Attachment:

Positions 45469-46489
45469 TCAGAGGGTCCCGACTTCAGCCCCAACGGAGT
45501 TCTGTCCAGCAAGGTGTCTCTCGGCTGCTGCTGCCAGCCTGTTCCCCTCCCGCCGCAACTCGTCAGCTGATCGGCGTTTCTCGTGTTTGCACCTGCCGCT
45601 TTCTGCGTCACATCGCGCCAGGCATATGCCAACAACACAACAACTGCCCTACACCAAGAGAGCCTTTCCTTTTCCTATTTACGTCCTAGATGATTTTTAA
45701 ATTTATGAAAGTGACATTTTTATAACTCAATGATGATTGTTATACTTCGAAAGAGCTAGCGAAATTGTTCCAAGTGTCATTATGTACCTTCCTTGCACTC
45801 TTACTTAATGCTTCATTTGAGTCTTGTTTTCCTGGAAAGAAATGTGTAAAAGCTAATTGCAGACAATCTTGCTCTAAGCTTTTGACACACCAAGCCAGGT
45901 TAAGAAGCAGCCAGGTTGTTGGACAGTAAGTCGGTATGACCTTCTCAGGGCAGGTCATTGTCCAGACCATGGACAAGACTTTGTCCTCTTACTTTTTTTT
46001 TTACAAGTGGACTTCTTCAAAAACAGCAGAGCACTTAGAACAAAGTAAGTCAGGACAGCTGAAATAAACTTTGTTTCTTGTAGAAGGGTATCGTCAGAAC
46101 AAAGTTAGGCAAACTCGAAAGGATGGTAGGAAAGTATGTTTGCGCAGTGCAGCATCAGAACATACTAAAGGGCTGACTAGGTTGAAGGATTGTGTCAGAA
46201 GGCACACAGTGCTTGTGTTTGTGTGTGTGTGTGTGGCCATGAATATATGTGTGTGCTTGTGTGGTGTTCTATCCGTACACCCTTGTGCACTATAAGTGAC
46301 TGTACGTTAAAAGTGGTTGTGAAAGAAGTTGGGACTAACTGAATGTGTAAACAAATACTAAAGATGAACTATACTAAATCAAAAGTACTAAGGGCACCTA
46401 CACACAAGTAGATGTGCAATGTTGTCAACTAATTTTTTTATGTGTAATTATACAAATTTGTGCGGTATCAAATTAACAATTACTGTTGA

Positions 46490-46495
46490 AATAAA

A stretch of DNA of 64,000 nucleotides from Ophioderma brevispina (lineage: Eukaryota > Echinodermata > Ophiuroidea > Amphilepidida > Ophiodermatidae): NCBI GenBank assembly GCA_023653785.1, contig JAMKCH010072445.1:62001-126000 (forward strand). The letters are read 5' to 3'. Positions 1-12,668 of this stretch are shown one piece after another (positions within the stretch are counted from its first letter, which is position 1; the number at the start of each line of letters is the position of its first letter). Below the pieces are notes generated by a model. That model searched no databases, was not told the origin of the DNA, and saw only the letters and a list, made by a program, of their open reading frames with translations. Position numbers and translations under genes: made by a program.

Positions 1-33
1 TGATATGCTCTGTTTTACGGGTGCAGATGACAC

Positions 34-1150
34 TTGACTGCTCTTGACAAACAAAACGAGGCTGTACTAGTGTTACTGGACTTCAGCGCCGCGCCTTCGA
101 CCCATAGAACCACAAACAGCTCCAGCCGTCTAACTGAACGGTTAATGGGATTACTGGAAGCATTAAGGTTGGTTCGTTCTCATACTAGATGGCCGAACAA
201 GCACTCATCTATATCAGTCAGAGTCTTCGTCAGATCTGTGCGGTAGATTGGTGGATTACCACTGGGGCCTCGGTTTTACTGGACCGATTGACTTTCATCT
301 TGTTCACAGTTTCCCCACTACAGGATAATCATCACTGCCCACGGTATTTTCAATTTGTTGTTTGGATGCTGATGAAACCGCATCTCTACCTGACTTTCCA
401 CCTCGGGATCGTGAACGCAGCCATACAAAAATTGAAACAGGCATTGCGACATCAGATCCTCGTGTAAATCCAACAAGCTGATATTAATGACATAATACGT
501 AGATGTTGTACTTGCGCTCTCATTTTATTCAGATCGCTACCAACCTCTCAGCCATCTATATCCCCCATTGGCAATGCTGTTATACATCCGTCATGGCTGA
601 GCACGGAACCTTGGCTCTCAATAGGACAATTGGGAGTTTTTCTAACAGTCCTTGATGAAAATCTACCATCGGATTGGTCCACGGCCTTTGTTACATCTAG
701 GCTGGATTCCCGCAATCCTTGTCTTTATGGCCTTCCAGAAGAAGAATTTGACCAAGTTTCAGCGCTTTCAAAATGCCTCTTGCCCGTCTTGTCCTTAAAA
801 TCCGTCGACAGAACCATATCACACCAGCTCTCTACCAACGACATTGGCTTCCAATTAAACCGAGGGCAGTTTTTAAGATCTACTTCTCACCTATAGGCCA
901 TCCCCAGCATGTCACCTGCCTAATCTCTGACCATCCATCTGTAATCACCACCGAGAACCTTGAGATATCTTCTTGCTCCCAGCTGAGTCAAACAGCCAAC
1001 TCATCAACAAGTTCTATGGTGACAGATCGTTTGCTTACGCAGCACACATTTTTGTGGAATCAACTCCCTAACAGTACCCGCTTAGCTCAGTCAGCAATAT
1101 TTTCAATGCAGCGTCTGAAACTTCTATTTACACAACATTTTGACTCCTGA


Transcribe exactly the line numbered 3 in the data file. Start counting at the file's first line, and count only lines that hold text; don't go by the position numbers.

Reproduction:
45501 TCTGTCCAGCAAGGTGTCTCTCGGCTGCTGCTGCCAGCCTGTTCCCCTCCCGCCGCAACTCGTCAGCTGATCGGCGTTTCTCGTGTTTGCACCTGCCGCT